Staying Safe As a Woman In The 21st Century

Very recently a woman went missing in a fairly central London area. She was walking home after dark on her own, and sadly she never made it. My heart absolutely breaks for her family. Staying safe as a woman in the 21st century is no easy feat, especially compared to the indifference that men have.

Female Safety

As a staunch feminist and a solo travel lover, it very much brought to mind all the things that I and my female friends do to try and keep as safe as possible, even in the 21st Century, that men would never think twice about.

This is what we have to think about every single time we go out or travelling.

Winchester Catherdral Shoefie

Going Out

Not going home in the dark, effectively having a curfew.

Deciding on travel routes not with speed in mind, but how many shadowy corners you may have to pass.

Telling your mates to text you when they get home and meaning it.

Holding your keys in your hand pointing out as a potential self defense weapon.

Crossing the road when men walk even anything close to you.

Picking a seat on the train away from any one else, but close to any other women who may be there.

Spending more to travel home.

Fake calling someone.

Watching the cab route home in real time via Googlemaps or the app through areas you don’t know just in case the driver decides to not take you home.

Ordering two meals worth of food when at home on my own so the delivery person doesn’t know I’m alone.

Texting your mates when you do get home.

Wearing practical shoes just in case.

Wearing headphones with no sound in them so you can stay alert.

Jumping at every moving shadow.

Keeping your hands free as you walk, just in case.

The lessons from old self defense classes that you took as a student many moons ago.

Always making sure you’re sober coming home so you can be more aware.

Making sure your phone is always charged.

Knowing exactly how much it would cost you in cab fares if you missed getting out at your train stop late at night.

Twitching whilst sitting at the train station, waiting to board as there is literally only one security guard making occasional rounds.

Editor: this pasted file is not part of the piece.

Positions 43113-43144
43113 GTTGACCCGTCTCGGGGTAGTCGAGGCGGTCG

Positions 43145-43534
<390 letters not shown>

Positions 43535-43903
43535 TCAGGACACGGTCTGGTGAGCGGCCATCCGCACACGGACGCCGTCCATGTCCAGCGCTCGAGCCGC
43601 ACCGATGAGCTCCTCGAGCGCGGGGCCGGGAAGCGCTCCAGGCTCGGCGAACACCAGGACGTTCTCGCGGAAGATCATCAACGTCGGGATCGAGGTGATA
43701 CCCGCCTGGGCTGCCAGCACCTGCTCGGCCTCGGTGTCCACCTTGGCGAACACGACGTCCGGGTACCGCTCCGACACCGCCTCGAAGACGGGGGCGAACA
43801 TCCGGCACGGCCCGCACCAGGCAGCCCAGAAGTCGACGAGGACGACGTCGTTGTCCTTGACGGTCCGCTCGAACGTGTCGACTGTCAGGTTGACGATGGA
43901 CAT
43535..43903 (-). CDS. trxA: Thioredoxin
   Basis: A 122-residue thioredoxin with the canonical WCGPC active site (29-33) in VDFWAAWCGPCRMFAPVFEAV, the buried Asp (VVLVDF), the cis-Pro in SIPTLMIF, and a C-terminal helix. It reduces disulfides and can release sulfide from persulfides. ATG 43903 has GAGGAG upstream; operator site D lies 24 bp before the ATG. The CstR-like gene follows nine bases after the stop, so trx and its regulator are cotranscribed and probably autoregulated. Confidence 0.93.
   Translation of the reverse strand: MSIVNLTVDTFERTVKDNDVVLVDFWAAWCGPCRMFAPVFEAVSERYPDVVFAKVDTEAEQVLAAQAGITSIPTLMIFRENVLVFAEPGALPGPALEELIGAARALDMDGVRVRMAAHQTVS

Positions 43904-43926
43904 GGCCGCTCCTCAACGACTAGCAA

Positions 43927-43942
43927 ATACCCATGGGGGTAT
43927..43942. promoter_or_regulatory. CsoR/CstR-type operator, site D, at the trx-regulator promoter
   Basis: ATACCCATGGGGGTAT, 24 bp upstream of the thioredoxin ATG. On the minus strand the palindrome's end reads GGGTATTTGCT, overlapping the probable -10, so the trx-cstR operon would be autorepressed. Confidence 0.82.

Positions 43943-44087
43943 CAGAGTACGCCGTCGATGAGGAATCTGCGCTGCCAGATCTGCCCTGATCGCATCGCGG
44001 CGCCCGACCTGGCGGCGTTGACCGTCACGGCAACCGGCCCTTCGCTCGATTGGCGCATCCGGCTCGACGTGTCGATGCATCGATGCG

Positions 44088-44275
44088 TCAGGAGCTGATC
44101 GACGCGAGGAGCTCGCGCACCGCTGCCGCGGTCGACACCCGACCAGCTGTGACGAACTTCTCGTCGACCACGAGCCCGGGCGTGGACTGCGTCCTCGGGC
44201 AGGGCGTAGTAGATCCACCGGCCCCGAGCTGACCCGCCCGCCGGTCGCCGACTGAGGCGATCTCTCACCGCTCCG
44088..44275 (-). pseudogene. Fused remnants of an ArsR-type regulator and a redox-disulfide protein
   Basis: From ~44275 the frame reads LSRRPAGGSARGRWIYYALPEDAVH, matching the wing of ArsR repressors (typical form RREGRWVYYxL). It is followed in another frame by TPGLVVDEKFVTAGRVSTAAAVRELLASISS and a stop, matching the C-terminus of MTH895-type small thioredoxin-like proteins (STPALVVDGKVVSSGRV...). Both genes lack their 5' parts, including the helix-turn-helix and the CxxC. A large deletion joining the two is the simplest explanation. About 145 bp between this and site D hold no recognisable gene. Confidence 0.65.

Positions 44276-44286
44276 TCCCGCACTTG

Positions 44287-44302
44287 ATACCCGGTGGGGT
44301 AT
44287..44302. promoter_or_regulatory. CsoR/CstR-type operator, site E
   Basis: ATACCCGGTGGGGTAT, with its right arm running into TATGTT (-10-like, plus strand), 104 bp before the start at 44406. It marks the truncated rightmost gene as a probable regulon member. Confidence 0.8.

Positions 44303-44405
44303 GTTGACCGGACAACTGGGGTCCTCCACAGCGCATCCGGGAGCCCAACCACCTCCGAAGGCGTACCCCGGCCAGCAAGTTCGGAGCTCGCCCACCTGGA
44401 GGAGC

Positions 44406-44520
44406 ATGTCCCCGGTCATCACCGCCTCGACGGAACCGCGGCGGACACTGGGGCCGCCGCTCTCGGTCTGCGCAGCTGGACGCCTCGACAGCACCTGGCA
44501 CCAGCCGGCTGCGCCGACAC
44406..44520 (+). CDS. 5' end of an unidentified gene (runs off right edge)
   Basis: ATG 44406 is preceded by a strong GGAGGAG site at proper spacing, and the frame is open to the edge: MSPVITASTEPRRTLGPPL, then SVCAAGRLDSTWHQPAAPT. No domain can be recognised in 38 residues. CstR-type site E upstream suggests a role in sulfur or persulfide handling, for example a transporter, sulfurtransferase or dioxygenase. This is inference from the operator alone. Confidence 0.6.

Not making eye contact with anyone.

Packing Tips for Travel Adventures of a London Kiwi

Travel Considerations

Not staying in mixed hostels (I stayed in one when I very first came to the UK and some dude tried to follow me into my room. Luckily my room mates chased him back out.)

Catching morning or afternoon flights to avoid flying into a new country in the dark.

Studying the car insurance manual just in case the car breaks down.

Always having your phone charged.

The cost of staying in airport hotels to avoid catching transport in a new country in the dark.

Having to stay in very central hotels.

Checking in every day with family to let them know you’re safe (and enjoying the location.)

Being back at base by twilight.

Missing out on night life, unless you happen to buddy up with other travellers.

Wearing a fake wedding ring in some countries if you’re single.

Keeping your head down.

Thinking “is it even safe walking down this street?”

Reading EVERY piece of literature about travelling solo as a woman.

Researching if pepper spray is legal in

Ordering room service or getting food delivered instead of eating out or in a restaurant.

France Paris Solo Travel Adventures of a London Kiwi

Hopefully this give you some insight into our world. Does this sully solo travel as a woman? It could do.

It’s the 21st Century, and women are terrified to walk home. So much needs to change.

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